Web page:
Wednesday, March 9, 2011

A Hairdresser's Mistake

My dolls had, for many years, endured the many creative hairstyles I'd given them. Now it was on to real people. I was approximately 8 or 9 years old, and Gramma and I were enjoying the day from the front porch of the house where our family lived with my mother's mother . I was issued a verbal invitation to comb Gramma's hair, and I never turned that down. It was my first step toward my chosen future-career.

As Gramma sat with her hands in her lap, I gently removed the large,gray hairpins from her bun, allowing the soft, silky hair she had never cut to fall down her back. First I brushed the hair back, with long, even strokes. After a time of this, she requested that I use the comb and give it some pressure across her scalp. I did as I was asked, and then, after a while, decided that it was time to 'curl' Gramma's hair. It wasn't long before I realized that twisting the comb upward on locks which fell well below her shoulders was not a good idea. She could not tell as she sat what was happening, but I could see that I'd made a bad decision, and I worked to release the tangled comb. No amount of effort on my part was producing good results. Before long, Gramma sensed that something was not quite right. She felt behind her head, and realized that there was an implement wound up in her hair, and it was feeling to her hands like quite a mess.

We called in the aide of my mother and my aunt. Oh dear! I felt as if I was going to hear a good tongue lashing over this one. I don't know if I felt worse by then about what I thought would be my fate or over what I'd caused in the first place. One at a time they tried to remove the comb, and though they had some success in moving the item further from Gramma's scalp, they could not release it fully from the length of hair. Nothing was to be done, but to clip off the strand at the lowest point possible. I knew I was in trouble then! I felt awful as Gramma was close to tears and fretting as I'd never seen her do before.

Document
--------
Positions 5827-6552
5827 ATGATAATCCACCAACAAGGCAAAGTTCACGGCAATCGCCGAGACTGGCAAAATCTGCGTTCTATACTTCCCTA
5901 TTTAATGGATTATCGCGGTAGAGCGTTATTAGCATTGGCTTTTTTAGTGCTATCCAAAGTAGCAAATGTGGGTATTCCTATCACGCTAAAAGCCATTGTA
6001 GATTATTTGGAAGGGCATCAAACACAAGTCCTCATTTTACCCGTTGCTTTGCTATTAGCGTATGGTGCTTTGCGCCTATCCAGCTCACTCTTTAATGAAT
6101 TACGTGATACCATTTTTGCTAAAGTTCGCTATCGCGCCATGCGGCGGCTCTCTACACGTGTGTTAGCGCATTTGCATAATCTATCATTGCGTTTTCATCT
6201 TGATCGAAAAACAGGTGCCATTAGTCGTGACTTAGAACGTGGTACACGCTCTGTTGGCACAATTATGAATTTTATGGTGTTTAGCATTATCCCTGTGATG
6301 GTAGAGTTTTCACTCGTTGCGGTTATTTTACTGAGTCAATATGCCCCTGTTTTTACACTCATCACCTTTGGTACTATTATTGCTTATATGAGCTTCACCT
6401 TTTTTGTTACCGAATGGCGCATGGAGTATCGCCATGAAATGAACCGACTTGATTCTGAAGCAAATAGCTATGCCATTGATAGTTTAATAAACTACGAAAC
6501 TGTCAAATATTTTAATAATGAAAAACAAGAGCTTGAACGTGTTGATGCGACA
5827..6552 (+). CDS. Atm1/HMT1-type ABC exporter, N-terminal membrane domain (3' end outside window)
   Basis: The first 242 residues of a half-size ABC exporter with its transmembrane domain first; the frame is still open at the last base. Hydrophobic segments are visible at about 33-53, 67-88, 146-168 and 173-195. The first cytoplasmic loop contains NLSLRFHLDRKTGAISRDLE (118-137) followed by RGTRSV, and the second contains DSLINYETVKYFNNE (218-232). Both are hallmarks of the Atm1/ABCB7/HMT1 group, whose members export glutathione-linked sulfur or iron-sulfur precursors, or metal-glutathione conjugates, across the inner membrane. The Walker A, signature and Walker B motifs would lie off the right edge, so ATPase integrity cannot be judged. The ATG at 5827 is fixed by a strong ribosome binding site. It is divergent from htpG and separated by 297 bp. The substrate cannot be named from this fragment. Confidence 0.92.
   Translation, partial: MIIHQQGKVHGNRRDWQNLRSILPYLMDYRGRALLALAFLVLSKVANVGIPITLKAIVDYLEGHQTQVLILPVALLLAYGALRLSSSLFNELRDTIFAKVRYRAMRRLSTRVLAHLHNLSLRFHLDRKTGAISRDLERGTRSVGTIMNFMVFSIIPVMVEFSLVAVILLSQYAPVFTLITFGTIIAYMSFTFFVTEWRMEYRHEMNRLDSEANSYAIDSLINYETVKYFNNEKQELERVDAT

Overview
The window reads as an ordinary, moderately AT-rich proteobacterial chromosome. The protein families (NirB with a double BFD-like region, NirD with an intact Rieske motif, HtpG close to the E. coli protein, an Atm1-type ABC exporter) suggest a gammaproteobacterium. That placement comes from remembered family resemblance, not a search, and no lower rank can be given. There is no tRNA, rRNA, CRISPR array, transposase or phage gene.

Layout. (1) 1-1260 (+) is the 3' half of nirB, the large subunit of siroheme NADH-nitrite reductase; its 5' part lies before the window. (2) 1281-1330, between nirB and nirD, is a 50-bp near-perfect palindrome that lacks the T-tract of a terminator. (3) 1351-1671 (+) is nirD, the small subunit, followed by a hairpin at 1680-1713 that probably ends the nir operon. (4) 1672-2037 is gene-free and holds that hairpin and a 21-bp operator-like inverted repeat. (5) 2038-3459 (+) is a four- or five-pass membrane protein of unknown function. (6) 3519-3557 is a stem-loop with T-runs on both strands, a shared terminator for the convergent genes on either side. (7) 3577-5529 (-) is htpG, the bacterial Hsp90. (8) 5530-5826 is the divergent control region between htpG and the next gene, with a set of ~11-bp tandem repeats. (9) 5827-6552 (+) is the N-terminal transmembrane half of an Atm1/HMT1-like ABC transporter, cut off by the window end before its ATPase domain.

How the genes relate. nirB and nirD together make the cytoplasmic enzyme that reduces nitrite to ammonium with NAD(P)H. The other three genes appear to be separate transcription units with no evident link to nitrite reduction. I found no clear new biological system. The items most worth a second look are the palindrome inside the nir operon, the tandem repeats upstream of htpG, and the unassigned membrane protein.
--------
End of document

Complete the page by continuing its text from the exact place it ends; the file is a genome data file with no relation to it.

After the deed was done, Gramma sat with the comb in her hands, pulling the wads of her hair out of it, she gently instructed me to never do that again. My mother gave me a scolding too, letting me know that I was to use the tools to only brush and comb, not to try curling. I thought that I'd never need to worry about it, as I feared I'd never again have the invitation to 'play' with Gramma's long hair.

However, I was wrong. With a soft reminder to not try to curl the hair, I was soon back in business. I learned to make a braid on Gram's head, and often at night I would brush it many times before I braided it for bed. When I was a little bit older, I was asked to wash her hair and put the bluing in it for her, so that the color would be more silvery than the dingy, yellowy-gray that she thought it was. From then on, it was my job to do, and I knew I'd been forgiven for my past mistake.


  1. What a sweet, sweet Grandma to allow you to work with her hair again after she had to part with some. I can only imagine how awful you must have felt about it.

    I am really enjoying your blog!


  2. Good Morning, nice of you to stop in again to visit~ Welcome, any time! :-)

  3. You were quite a hair dresser, were'nt you?
    I have done the same thing to my hair but not as bad as you did. My hair is done past my waist and I use a wide mouth comb to get tangles out.
    Then I brush it and use a rat tail comb to part it and smooth it out. You must have had a rat tail comb to get it so tangled. lol

    I use to have to brush my Mom's hair. Thick and curly. That was quite a job.

  4. This account was so sweet and my heart sank for you as you felt the sorrow of regret. I never knew my grandmothers and my great aunts all were farther away so we never got to see them much. Most of my aunts had short hair. But I do remember a time when my own hair had to be cut because of trying to do a hairstyle with things that did not work. I also remember the first time my mother-in-law insisted I cut my son’s hair with an electric shaver. I have seizures that make my hand twitch and tried to tell her this was not a good idea but she was relentless, so unfortunately I caved in and tried. Also unfortunately, I got the tip of my son’s ear, to this day he has a “v” notch off the top of one ear and he never allowed me close to cutting his hair again. The bad part was my mother-in-law seemed to take great joy in the mishap with a hardly laugh and retold the story repeatedly with the same hardly laugh. She also would chide me of her accomplishment of being able to use the instrument with ease. I am grateful your experience turned out better and grace was extended to you. For years I did cut my husband’s hair with scissors, but as the seizures grew worse, he had to start going to a barber.
    Mrs. J.